The idea behind this is that we will be better neighbors if we know each other. Which, of course, is true.

I like to think of church as a grand block party. It is a festival of the Holy City. And each congregation is a holy neighborhood. We come together each week to strengthen our connection with one another.

In the Gospel Jesus says to his disciples, “I have called you friends.” This morning I want to talk about church as a society of friends, to echo the language of the Quakers. We are citizens of the kingdom of heaven. We are the family of God. We are a holy priesthood. A holy people. We are a gathering of friends.

Some of you here this morning have been friends with each other for fifty or sixty years. Others are new friends. You’ve gotten together in the last year. For most of us, social connections are one of the primary blessing of being part of church.

When I was in college a popular singing group invited me and a couple of other young radicals to travel with them and speak during their concerts. One memorable trip, we headed east over the mountains to some place in North Carolina. We ran into snow. The heater quit working. We huddled together and prayed as the driver of our van navigated the slippery roads. The next afternoon, we presented our concert. The music group finished a song and I was on for a brief commentary. I do not remember what I had planned to say, but as I stood in front of this auditorium full of students I was ambushed by a sudden realization. The song we had just heard was false. And the little speech I had planned was going to be equally false.

The song was this:  

If you know the Lord,
You need nobody else,
To see you through
the darkest night.
You can walk alone,
you only need the Lord
To keep you on the road
marked right.
Take time to pray, every day;
And when you're heading home,
He'll show you the way.
If you know the Lord,
You need nobody else,
To see the Light,
God's wonderful Light.

We always need somebody else. That’s the way we are made. And we will have a happier, healthier spiritual life if we deliberately cultivate friendships.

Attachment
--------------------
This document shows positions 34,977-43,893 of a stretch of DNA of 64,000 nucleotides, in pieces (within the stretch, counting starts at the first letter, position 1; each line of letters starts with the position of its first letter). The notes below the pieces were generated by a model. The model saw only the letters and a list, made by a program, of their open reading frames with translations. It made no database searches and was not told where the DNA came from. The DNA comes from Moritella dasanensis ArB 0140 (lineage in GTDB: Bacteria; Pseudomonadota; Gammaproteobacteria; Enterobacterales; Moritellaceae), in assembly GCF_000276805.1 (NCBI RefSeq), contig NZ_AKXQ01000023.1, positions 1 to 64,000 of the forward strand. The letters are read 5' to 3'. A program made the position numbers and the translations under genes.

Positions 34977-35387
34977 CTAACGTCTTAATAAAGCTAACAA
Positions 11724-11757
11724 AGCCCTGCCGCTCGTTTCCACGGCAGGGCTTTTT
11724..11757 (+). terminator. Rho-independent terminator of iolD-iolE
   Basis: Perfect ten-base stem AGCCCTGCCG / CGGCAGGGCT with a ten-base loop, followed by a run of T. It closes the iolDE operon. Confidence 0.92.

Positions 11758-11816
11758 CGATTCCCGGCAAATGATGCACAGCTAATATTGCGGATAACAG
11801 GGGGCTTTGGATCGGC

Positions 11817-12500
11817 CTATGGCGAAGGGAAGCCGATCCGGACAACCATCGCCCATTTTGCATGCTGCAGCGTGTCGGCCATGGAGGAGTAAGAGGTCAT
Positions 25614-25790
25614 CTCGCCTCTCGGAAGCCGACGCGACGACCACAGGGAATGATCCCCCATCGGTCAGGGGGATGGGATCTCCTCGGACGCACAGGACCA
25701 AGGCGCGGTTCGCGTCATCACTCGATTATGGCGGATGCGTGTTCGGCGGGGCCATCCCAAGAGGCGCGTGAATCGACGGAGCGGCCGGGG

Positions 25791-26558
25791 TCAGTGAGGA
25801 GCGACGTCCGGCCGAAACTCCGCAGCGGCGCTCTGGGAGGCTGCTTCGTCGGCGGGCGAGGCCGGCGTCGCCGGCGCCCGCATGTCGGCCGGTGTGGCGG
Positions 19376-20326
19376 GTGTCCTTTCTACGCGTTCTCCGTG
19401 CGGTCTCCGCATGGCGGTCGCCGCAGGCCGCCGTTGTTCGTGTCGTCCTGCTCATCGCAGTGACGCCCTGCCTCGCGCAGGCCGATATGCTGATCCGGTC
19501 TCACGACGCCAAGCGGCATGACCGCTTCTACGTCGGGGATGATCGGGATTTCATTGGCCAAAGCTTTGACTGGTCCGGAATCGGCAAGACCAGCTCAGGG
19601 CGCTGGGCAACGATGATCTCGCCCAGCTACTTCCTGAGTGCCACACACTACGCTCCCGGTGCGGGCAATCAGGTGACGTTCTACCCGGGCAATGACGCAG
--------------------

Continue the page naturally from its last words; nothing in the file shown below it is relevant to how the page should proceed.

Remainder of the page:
Of course, those who sing this song, are singing its poetry. Its language is exaggerated to express how much we depend on God and how rich and constant God’s support is. Still, as a young radical committed to truth and careful definitions of theology, I knew the words of the song contradicted the actual life of the church.

The church exists in large part because faith grows most luxuriously in the garden of the holy community. Here at Green Lake Church, I’m constantly touched by the warmth and vigor of our faith. Not “my faith.” Rather, “our faith.” I hear you express solid confidence in God. You know for sure that goodness will blossom, that love will triumph, that God is at work even in the shadows to accomplish something glorious. And your faith gives strength to my own heart and in sermons I hope to reflect back to you that sweet faith which lives in this place.

On Facebook, I have 2000 friends. Most of them are people I don’t know which is to say, they are not friends. And even the people I do know are far too many for me to keep with. They are not my friends. Sure, if I had the opportunity to sit down and learn their story, I would greatly enjoy the experience. But I do not take time to learn their story.  If they disappeared I would not even notice.

Here at Green Lake Church we have 500 plus members. I cannot keep track of 500 people. Again, I would enjoy getting acquainted with everyone on our church roster, but there is not enough space in my head for 500 people.

But 500 people can keep track of 500 people. And when one of you tells Hanz or me about a special need in someone’s life, we committed to acting on that information and responding. But let’s be clear: our response is on your behalf. We are actually carrying forward your caring intention, when we serve someone you have called us about.  

Let’s take a few minutes to give close attention to the words of this morning’s Old Testament reading.

17:17  A friend loves at all times, and a brother is born for a time of adversity.18:24  A person with many acquaintances may still come to ruin,but there is a friend who sticks closer than a sibling.27:6; Wounds from a friend can be trusted, but an enemy multiplies kisses.27:9  Perfume and incense bring joy to the heart, and heartfelt counsel from a friend brings pleasantness to life. 27:10 Do not forsake your friend or a friend of your family, and do not go to your relative’s house when disaster strikes you— better a neighbor nearby than a relative far away.27:17  As iron sharpens iron, so a friend sharpens a friend.